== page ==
Tuesday’s column, “Mental illness – my life’s blessing, not curse,” produced quite a response from readers, and I would like to turn today’s column over to them.
Many people are affected by mental illnesses – as many as 60,000 people at any given time in McHenry County. Accepting the disease, much less seeking treatment for it, is a watershed event in anyone’s life. The stigma that mental illnesses exist under is daunting. It loses its power when exposed to the light of day. Treatment is available, and most often it works.
People with mental illnesses can and do suffer. It can often take time and patience, but hope for recovery is real, and in fact, is expected.
Names have been changed to protect the privacy of the writers.
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Roberta: “We are desperately trying to find help for our son. He is 26 years old and was diagnosed as bipolar. He owns his own home for the past 1 1/2 years but has been unable to work since December because of anxiety and problems with medications. We need someone who can tell us what help he might be able to receive. He has been receiving short-term disability, but that will be running out soon, and we don’t know when he will be able to work. We contacted the Department of Human Services, but they wouldn’t give us any information until we filled out an application, and then he would receive a interview. We have filled out the form and are waiting for the interview. Any information would be greatly appreciated.”
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Judy: “I really want to be one of the success stories. I am having a lot of difficulty finding work, but have been feeling good for three months now. No more looming depression.”
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Elaine: “I wrote you sometime ago when I was having problems with my son. ... I am so glad that the paper is publishing articles on mental illness. My son, who is in the mental health program through the court system, has finally returned to being the son I knew. I, myself, went through a year of distress, anxiety, never knowing from moment to moment with my son. “
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Dave: “... We met around the time of your illness onset while we were serving together for United Way of McHenry County. We did not speak a great deal about your illness at the time, but even then, you shared some of your story with me. ... I recall I embraced the story, knowing full well then there were few of us out there willing to even talk about the illness.
“I know of this bipolar illness, too, through the life challenges my younger brother faces and has faced for 40 years now. I can recall how difficult it was to diagnose the illness back in the 1970s and how terrifying it was to experience it up close. As his only caregiver, I was freaked out to say the least – my wife, too. But we managed to get him through it and along the road to living in recovery. My brother turns 50 this year. It has been hard and he, too, lost everything along the journey. Today, he lives on disability and works a few hours a week, but gets along well.”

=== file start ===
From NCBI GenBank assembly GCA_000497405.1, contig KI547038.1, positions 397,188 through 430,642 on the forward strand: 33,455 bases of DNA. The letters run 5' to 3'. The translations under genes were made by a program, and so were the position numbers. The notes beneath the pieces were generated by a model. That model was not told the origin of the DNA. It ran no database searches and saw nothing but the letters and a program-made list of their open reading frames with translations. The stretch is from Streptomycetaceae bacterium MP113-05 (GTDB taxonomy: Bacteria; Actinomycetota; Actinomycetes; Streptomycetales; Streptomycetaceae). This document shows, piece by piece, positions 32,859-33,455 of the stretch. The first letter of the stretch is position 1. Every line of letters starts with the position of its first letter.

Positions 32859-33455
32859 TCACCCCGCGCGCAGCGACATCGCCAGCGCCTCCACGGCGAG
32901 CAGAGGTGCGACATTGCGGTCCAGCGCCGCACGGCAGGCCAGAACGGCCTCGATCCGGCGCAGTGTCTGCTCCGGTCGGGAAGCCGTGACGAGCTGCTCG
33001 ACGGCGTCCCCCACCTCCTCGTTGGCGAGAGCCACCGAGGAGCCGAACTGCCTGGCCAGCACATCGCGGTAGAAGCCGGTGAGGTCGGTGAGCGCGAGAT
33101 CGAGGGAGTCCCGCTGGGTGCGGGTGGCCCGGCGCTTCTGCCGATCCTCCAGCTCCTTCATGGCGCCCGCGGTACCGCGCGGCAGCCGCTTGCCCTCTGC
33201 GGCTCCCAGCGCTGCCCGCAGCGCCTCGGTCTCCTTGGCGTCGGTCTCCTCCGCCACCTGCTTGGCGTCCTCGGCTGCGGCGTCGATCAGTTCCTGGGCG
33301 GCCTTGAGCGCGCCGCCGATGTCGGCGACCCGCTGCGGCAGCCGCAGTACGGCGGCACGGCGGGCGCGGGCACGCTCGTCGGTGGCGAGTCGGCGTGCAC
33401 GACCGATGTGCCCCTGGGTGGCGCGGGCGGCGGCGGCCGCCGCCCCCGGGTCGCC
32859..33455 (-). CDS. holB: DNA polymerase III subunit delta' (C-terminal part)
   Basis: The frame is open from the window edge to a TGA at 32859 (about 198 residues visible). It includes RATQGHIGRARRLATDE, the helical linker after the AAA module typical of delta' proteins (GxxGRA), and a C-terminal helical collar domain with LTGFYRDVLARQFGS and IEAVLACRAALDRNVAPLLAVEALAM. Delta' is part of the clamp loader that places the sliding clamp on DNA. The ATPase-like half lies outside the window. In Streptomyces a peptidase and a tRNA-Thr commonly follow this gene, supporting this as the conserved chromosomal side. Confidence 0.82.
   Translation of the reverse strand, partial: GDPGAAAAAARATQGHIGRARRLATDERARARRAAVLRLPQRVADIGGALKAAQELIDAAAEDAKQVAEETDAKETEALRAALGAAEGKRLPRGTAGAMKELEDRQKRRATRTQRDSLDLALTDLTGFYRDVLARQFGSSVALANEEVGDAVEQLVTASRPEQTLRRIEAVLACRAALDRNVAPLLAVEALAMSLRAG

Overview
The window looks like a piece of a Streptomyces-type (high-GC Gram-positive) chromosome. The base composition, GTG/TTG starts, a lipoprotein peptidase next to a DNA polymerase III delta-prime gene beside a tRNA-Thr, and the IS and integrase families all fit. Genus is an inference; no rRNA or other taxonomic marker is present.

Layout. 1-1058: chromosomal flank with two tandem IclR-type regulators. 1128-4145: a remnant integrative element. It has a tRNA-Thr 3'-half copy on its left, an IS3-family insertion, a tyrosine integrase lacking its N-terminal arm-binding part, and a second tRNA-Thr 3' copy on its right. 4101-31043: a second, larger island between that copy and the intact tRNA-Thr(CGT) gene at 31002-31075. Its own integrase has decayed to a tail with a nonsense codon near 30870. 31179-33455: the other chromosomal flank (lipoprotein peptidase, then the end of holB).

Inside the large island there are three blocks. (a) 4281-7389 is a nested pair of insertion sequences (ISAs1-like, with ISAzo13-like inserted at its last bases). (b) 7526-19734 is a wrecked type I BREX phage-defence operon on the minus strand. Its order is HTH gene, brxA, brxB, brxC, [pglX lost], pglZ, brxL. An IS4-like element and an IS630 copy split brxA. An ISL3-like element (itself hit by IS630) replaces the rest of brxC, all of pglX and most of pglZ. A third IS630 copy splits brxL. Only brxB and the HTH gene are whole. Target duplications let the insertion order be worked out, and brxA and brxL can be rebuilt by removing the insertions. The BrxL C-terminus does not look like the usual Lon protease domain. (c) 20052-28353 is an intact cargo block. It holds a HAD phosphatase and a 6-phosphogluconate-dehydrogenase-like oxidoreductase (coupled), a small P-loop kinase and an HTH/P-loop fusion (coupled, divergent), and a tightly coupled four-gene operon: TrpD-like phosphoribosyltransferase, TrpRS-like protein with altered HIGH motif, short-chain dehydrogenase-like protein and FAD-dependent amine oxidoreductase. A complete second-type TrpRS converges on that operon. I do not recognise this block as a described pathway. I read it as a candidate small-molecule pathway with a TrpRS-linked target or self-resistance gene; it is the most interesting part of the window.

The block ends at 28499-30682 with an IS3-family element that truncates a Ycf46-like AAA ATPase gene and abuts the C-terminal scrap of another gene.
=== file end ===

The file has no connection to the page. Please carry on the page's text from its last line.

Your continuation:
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Don: “About 12 years ago I left a job as store director because I just didn’t care anymore. My doctor told me I was depressed and gave me antidepressants. For the next few years I went through a succession of anxiety-filled periods of mania and depression. ... My doctor suspected that something more than depression was up and suggested that I see a psychiatrist. I resisted, mostly because I wasn’t ready to admit I had mental illness. We men just need to stop whining, pick ourselves up, and get on with life. Right? Give me my drugs, and I’ll make myself better.
“Finally, my marriage and financing were crashing around me, as I became more and more isolated from family and friends. ... Fast-forward three years: My psychiatrist left the practice I went to, so they assigned me to a new doctor. I went because I was in bad shape. He said, ‘You’re bipolar. Why aren’t you on a mood stabilizer?’ I, of course, responded, ‘Duh, what’s a mood stabilizer?’ That was five months ago. I had found the light. It’s like a headache I didn’t know I had for 15 years lifted. ...
“I have recently applied and been admitted to a master’s program in educating adults. I am looking for a way to pay it forward as an advocate like yourself.”
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Franklin: “... As a person with mental illnesses, I can relate to your struggles, and pain and sorrows. I feel we are brothers in arms, fighting the struggles day by day, sometimes hour by hour, even minute by minute . I have a slew of mental illnesses ... If it was not for the Veterans Administration helping me – not only to recognize and treat the problems, and the underlying symptoms of the problems – I would not be here. I would be residing at the (Castle) for the mentally insane in Elgin. I have a dual diagnosis, alcoholism and drug abuse, which after 20 years of trying to take care of my diseases, the hard and fast road were incendiary, like napalm. ... I deserve to be treated as all humans, just with a few defects. As the famous song by The Beatles said, ‘I am you and you are me, and we are all together.’ End of story.”
• Dick Peterson, who lives in Woodstock, is a mental-health advocate, a freelance writer and a former Northwest Herald Opinion Page editor. He can be contacted at firstname.lastname@example.org.